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Offshore fishing jobs can be extremely lucrative, with deck hands making $50,000 or more a year, and captains making twice that amount. In fact, a mate on an offshore boat can bring home $5,000 to $10,000 in just 10 days. I have worked on several of these offshore boats and during the winter season, when the lobstering was really good my biggest check was well over $5,000 for a nine-day trip. It is not an easy job, however, and requires a lot of work and physical stamina, as well as the ability to stay awake and alert for up to 36 hours at a stretch.
Locate an offshore fishing company near your home. Most offshore fishing companies don't have websites and they don't run classified ads. So you'll have to look in the Yellow Pages or go to your local bar and start a conversation with a few fishermen and ask them where or who they work for.
Go to commercial fishing docks where offshore boats unload their catch. Talk to one of the mates at these docks about where you can go to get a "site" (position) on an offshore boat. If they are no offshore fleets operating at these docks, they will know where to point you.
Contact the fleet manager of the offshore fishing company and ask for a site on an offshore boat. Give them a good reason to want to hire you. Work ethic, a little ruggedness and desire are really all that is needed. The fleet manager will give you instructions on what to do next. At the company I worked for, there was an orientation with a short video showing what the work was like.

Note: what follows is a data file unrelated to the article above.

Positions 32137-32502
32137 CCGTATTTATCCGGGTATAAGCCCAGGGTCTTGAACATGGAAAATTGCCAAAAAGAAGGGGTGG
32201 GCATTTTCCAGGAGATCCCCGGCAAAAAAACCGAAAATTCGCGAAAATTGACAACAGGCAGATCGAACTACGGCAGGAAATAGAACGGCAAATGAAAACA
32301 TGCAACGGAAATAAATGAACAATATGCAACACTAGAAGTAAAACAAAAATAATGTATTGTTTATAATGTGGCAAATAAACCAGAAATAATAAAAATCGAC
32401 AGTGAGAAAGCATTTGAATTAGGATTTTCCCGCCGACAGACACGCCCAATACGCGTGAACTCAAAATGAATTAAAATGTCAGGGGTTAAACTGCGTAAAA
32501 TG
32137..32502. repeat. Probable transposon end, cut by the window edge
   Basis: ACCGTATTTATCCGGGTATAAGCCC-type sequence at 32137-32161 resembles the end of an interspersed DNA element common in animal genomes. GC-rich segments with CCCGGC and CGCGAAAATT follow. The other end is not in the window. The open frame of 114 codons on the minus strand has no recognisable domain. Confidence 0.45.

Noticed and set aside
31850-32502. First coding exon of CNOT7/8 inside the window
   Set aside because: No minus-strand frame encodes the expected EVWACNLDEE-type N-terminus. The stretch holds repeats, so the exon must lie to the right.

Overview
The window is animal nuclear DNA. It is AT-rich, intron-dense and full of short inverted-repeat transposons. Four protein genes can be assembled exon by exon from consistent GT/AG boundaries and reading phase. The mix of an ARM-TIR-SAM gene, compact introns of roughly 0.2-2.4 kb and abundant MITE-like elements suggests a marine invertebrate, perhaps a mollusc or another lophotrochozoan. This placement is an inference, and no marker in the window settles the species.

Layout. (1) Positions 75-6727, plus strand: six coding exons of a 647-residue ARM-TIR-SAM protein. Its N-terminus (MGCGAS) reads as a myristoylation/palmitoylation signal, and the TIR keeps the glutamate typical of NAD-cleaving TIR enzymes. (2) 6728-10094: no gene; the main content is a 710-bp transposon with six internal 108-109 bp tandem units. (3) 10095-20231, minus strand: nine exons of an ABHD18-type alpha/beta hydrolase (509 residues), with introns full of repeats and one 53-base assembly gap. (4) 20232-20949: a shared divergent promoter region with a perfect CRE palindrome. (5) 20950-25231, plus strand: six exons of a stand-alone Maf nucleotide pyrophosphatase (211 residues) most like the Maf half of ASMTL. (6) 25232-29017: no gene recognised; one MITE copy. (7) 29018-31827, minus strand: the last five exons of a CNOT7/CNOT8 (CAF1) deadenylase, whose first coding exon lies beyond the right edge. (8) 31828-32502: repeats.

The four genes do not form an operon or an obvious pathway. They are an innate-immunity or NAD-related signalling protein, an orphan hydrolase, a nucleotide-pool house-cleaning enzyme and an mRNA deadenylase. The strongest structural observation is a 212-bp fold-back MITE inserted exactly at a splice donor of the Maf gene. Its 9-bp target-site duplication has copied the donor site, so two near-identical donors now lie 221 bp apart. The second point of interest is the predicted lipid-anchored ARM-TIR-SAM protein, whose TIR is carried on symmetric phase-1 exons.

Wait for the fleet manager to contact you. They will call to let you know when a site opens up. Usually, this happens when another deck hand leaves the boat or takes a trip off.
Pack a sea bag with plenty of sweatpants, sweatshirts, socks and other work clothes. Then show up on time, be ready to work and show them you can handle the stress of the job.
Tell the fleet manager you want a full-time site on a boat after the trip and to keep you on the waiting list. If another site opens up, and the captain says you are a good deck hand, the fleet manager will call you again. At some point you will be able to land a full-time site on a boat when a deck hand quits or gives up their site.
It helps to gain some basic sea knowledge before you go. Learn how to tie a few knots such as a bowline or a double beckett and how to use a fid to splice lines together.
Offshore fishing jobs are not for the weak of heart or those that get seasick. Most trips last from ten days to over a month. You need excellent physical stamina and you should make sure everything on land is taken care of while you are gone.